HOGAN’S HAIR’S-BREADTH

What is it you are looking for,
what you expect to find
and how will you know
if you find it?

You expected your teacher
to present it to you?

What would you do with it
if you did receive it?

You must first see that you
are both the searcher
and the teacher and
you already have
what you are searching for,
for you find things when
you stop looking for them.

A reflection on Case 17 of the Book of Equanimity (SHôYôROKU 従容錄)

SIEGAN’S COST OF RICE

How long have you wandered
always searching for the one
answer, the hidden truth
that, when revealed to you,
will show you enlightenment?

Where have you searched
for this one truth, one
that will collapse the past,
present and future into
a single moment of pure
presence which you can grasp
and carry with you through life?

Stop and ask the infant
strapped to his mother’s chest,
for he has the answer
and his silence will speak
of it if only you will listen.

A reflection on case 5 of the Book of Equanimity Koans

WHEN

We are told that we cannot
live in the past, that would be
a senseless waste of the present.

But we cannot live without
the past for then there would be
no true present in which to live.

So we are left to hover between
the past and its absence,
knowing the present will soon

be the past, there or gone,
caught in the abyss as we
plunge ever forward in the now.

THE WALL

The wall is black granite,

highly polished be an unseen hand

and the fingers of countless thousands

present but each unseen by the others.

At first glance you want to count

the names, but you lack fingers

enough for the task and others

are quickly withdrawn as are their eyes.

You know where the names are,

Willy, who they now call William,

Little Joey, who was so large in your

memory, climbing into the cockpit.

You wonder if things had been different,

if you hadn’t enlisted, chosen

the Air Force, if the Draft Board

anointed you cannon fodder, who

would trace their fingers along

the cold unfeeling stone that has

been washed by untold tears bidding

you farewell or thanks, rarely both.

We have grown so good at wars

we no longer need etched walls,

bronze statues, for before a design

is complete, the next must be begun.

First published in The Parliament Literary Magazine – Issue 5- Masks and Manes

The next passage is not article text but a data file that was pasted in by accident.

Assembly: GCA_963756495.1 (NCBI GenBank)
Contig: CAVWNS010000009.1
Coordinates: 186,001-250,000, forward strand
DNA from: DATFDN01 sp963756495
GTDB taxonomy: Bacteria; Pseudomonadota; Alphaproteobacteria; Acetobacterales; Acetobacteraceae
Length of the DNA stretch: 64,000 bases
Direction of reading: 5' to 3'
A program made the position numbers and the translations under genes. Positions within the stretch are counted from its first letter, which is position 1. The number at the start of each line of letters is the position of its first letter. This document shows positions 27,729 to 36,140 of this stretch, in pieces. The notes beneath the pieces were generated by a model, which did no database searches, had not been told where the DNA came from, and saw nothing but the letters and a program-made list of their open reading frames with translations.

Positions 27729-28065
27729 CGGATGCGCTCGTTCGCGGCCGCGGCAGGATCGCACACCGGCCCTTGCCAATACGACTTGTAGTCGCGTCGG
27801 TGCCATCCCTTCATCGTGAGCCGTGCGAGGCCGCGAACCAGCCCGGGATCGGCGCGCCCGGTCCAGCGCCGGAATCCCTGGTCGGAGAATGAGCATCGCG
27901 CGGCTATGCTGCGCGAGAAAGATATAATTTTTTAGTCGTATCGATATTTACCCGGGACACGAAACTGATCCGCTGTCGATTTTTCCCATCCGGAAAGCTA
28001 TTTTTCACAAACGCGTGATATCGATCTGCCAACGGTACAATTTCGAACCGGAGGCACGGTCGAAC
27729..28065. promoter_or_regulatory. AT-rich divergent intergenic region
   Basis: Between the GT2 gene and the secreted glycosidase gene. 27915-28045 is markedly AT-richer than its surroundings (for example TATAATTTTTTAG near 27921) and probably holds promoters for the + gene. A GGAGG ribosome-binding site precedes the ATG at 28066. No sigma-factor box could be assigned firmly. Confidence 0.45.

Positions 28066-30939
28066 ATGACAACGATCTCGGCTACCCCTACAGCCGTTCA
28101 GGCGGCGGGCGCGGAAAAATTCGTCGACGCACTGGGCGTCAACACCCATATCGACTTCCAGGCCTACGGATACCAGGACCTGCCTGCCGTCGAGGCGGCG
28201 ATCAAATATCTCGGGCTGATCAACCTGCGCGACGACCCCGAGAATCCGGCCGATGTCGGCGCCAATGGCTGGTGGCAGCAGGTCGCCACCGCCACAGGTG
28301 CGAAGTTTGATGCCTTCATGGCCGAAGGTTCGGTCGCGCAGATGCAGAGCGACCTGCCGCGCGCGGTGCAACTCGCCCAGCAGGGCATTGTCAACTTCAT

THE LANGUAGE OF ZEN

The greatest problem
with our language
in the practice of zazen
can seem insurmountable.

We are lovers of tenses,
a dozen to choose from,
one spawning offspring,
time ever important to us.

In zen, on the cushion
there is no past, no future,
perfect or otherwise, nor
our friend the conditional.

We strive to always be
in the moment, there is now
and nothing else, and we
ought to strive to never be tense.

ZOOM ZEN

In the middle of a rouund of zazen
I hear the bells of a nearby church,
although I am nearby no church.

Zen teaches you to be present
in each moment, to be immersed
in and not witnessing life around you.

The bells break my struggle
to not think, they introduce time
again where there should be none.

Just as soon, the bells are silent,
and the silence of 1300 miles away
pervades our small zendo,

so just perhaps Zoom, or the ability
to control its transmission, is
after all, a mindful Buddhist tool.

HISTORY

We only see the present as history,
by day history is a matter of minutes,
by night of seconds, years or centuries.

There is no future to be seen, only
imagined, the mind writing a story
that can never be read, never told.

It is only when we close the eyes
that the present truly exists,
independent of the past, free

and the past is merely waves
washing over and around us,
and the mind can find freedom.

IMAGINE THAT

You said you can only accept
what is real and tangible,
everything else
is a delusion or figment.

I cannot accept your premise
as a generalization, it eliminates
so much, for what you call real
may be otherwise to me.

And given that you are not
always present, perhaps
when you are not, when you
are not actually tangible
you are a delusion, and that
is something I can do well without:
In other words, farewell.

ON KNOWLEDGE

There are things children know
that parents will never understand.

Odder still, things a person knows
as a child are forgotten in adulthood.

A child measures the success of a day
by the duration of the parent
demanded bath at its end.

A child know that boundaries, especially
those parentally set, are flexible
and you don’t know where
the limit is until you cross it.

Presents are not special, they are
expected periodically, and only
a parent imagines that Santa
would ignore a child no matter
how “bad” the child had been.

But happily, when a parent
crosses the boundary into the land
of grandparenting, somehow
the knowledge of the child
is refound, very often accompanied
by one or more conspiratorial winks.